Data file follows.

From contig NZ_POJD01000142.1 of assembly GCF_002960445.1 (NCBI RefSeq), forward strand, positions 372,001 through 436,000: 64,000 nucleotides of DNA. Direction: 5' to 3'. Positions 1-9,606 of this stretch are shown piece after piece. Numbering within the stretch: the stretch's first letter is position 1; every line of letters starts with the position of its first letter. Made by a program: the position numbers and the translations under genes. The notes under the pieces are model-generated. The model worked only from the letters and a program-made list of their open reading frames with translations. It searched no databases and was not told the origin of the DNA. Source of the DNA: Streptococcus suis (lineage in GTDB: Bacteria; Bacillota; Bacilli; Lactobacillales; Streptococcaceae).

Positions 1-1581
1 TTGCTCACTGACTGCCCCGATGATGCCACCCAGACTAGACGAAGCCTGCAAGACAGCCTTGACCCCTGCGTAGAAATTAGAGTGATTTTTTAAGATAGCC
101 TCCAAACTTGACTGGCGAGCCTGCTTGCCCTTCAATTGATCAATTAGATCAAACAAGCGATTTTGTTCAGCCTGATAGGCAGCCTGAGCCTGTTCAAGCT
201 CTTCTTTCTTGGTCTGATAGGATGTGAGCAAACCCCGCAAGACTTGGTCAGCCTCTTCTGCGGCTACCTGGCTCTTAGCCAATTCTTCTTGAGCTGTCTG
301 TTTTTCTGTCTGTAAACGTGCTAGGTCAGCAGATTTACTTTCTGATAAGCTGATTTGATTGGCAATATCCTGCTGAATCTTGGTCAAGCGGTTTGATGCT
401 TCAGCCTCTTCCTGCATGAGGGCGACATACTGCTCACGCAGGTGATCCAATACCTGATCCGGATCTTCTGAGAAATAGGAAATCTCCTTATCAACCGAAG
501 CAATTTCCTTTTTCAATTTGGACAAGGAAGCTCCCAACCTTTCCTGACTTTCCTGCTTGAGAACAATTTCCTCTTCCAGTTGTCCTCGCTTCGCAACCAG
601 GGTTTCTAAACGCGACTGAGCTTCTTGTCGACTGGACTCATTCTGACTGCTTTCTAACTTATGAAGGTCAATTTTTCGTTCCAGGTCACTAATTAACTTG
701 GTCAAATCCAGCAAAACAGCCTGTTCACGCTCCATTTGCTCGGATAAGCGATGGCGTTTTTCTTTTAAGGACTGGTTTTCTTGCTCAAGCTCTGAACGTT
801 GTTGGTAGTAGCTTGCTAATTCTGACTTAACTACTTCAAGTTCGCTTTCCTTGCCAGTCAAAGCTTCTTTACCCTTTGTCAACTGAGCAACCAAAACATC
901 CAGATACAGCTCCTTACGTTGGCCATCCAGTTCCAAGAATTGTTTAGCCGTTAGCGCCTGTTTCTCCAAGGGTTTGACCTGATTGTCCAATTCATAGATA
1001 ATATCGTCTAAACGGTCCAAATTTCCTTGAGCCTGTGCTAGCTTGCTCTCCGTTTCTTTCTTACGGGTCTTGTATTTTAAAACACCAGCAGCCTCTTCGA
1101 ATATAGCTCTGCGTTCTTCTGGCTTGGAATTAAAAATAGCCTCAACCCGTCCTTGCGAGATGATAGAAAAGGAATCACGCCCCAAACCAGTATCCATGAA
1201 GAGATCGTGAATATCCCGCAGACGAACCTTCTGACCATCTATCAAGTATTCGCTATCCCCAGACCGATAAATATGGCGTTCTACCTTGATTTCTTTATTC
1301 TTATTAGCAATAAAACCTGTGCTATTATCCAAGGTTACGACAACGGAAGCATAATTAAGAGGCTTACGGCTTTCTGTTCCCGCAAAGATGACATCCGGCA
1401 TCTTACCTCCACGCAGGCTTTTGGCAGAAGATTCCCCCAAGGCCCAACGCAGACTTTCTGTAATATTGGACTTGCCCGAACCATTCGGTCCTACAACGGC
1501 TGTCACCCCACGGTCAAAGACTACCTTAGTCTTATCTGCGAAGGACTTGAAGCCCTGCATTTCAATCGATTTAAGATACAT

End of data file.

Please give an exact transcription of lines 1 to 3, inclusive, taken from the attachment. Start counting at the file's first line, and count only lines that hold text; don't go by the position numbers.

From contig NZ_POJD01000142.1 of assembly GCF_002960445.1 (NCBI RefSeq), forward strand, positions 372,001 through 436,000: 64,000 nucleotides of DNA. Direction: 5' to 3'. Positions 1-9,606 of this stretch are shown piece after piece. Numbering within the stretch: the stretch's first letter is position 1; every line of letters starts with the position of its first letter. Made by a program: the position numbers and the translations under genes. The notes under the pieces are model-generated. The model worked only from the letters and a program-made list of their open reading frames with translations. It searched no databases and was not told the origin of the DNA. Source of the DNA: Streptococcus suis (lineage in GTDB: Bacteria; Bacillota; Bacilli; Lactobacillales; Streptococcaceae).

Positions 1-1581
1 TTGCTCACTGACTGCCCCGATGATGCCACCCAGACTAGACGAAGCCTGCAAGACAGCCTTGACCCCTGCGTAGAAATTAGAGTGATTTTTTAAGATAGCC